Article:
This final installment of a six-part series on harassment investigations discusses how to close the investigation and steps to take after the investigation has been closed.  As always, bear in mind that each harassment investigation is different and must be tailored to fit the particular circumstances.

Close the Investigation

Once the investigation has concluded, it is essential to close the investigation with the complainant, each witness, and the accused.  It may also be prudent, in some circumstances, to follow-up with the entire workforce. All close-out meetings that are held should be documented. When closing the investigation with the complainant, and generally with each witness, here are the key points to tell each person:

  • We are closing our investigation based on the information as we know it now. (This allows you to reopen if you learn more later.)
  • The Company has a strong non-discrimination and non-harassment policy. (Consider providing or showing a copy of the policy.)
  • The Company takes claims of discrimination and harassment seriously and follows up to stop it, if we can conclude that inappropriate conduct occurred.
  • (If appropriate:) We have taken action on the complaint that we received, but we are not free to disclose any disciplinary action taken toward other employees. (It may be appropriate to tell the complainant more here, such as specific actions taken, in order to help reassure the complainant that reasonable steps have been taken to end the conduct and prevent its recurrence, and/or to inform the complainant of any limitations or restrictions on interaction with the accused. For example, you may want to inform the complainant that the accused has been moved to a different department or will no longer have supervisory authority over the complainant.)
  • The law, as well as the Company’s policy, prohibits retaliation because (for the complainant) you brought forward your concern (or for witnesses) you were identified as a witness in a situation and provided information about it. If you feel that something has occurred in the future because of retaliation, you should contact “x.” Also, if you feel that you have been harassed again, you should contact “x.”
  • I am sure you can understand that this is a sensitive matter and that people’s privacy interests are at stake. We ask that you not discuss this on the floor (or other reminder about confidentiality if appropriate).
  • Thank you (for the complainant) for bringing your concerns forward and giving us the opportunity to address them. (For the witness) … for answering our questions and assisting with this investigation.

Similarly, when closing the investigation with the accused, it is important to emphasize the Company’s anti-retaliation policy, and even if it is determined that no harassment occurred, the accused should be informed that the conduct was perceived as harassment and reminded of the Company’s no-harassment policy.

Further Follow Up

Calendar a follow-up with the complainant periodically for several months to ensure that the harassment has stopped and that no retaliation has been suffered and document that follow-up as well.

Your Final File

Set up a separate file for each investigation, which should typically contain:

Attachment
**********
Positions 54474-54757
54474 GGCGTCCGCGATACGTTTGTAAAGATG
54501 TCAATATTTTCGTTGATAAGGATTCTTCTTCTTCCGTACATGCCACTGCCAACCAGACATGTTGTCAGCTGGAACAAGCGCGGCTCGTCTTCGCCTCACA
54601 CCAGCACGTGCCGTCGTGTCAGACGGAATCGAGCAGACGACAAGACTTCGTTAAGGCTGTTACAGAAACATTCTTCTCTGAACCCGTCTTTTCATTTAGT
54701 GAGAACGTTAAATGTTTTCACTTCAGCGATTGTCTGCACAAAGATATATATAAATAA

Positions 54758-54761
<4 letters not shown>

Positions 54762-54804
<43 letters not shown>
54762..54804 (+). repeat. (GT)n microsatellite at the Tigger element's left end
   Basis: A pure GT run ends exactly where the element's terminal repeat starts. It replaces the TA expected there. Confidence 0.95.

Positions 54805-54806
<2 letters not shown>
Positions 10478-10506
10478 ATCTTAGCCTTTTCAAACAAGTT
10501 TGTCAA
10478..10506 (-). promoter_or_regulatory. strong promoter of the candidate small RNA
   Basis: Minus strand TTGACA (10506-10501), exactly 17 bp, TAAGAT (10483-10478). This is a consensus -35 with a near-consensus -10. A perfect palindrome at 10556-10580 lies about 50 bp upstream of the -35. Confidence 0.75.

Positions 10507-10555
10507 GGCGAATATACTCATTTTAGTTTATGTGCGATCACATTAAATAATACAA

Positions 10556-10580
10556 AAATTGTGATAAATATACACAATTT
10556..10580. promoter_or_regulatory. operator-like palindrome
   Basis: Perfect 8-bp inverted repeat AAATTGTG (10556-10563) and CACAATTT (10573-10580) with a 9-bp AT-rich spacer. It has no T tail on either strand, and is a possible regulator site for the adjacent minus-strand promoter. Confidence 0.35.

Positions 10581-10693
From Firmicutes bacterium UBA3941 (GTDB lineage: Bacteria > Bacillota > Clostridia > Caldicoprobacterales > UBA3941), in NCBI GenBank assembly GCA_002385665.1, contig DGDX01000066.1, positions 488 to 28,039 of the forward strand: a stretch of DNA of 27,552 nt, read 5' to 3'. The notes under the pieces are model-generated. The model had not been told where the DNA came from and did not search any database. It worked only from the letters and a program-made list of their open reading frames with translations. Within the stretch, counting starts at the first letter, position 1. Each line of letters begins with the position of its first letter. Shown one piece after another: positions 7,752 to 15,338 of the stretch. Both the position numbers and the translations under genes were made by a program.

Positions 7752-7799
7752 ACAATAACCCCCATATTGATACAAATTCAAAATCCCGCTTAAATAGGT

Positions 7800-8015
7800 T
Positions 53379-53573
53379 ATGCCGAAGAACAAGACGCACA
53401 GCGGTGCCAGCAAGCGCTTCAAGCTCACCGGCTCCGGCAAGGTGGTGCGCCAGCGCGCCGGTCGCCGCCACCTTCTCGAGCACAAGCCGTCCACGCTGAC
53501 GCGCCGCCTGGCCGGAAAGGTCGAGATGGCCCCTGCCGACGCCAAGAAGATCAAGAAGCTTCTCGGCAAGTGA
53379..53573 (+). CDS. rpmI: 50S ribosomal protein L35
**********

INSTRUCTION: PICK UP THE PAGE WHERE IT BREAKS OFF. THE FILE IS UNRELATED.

• Log of your actions, including all meetings and calls by date and time.
  • Contemporaneous and final interview notes for each witness, as well as notes for each meeting with the complainant and the accused.
  • Notes or copies of all communications to and from witnesses, including complainants.
  • All witness statements.
  • Any written complaints.
  • All documents which establish or refute issues investigated.
  • Relevant physical evidence, such as e-mail, photos, etc.
  • Your report, if any. (A summary report should be prepared for complex investigations and should include information about the complaint, factual findings, timetable of the investigation, recommendation and any action taken.)
  • Documents reflecting notification of investigation results and any remedial action.
  • Copy of Policy (in case policy changes in future).
  • Copy of acknowledgement form indicating that accused received harassment policy.
  • Notes about closing meetings with complainant and witnesses.
  • Notes about follow-up meeting(s) with complainant or others.

Establish a System for Organizing and Maintaining Files

Your Company should track all complaints of harassment and all discipline issued.

All harassment files should be maintained in a central location but should be kept separate from personnel files.

Each time a new complaint of harassment is made, the investigator should check to find out whether a prior complaint of harassment has ever been made against the accused and, if so, should become familiar with the details and results of any such investigations.

Conclusion

Investigating harassment complaints is an art, not a science, and each investigator will develop his/her own approach.  The suggestions outlined in this six-part series should provide helpful guidance to newcomers and a handy refresher to experienced investigators.

Bryan Cave LLP has a team of knowledgeable lawyers and other professionals prepared to help employers assess their policies and procedures for handling harassment complaints. If you or your organization would like more information on best practices for investigating complaints of harassment or any other employment issue, please contact an attorney in the Labor and Employment practice group.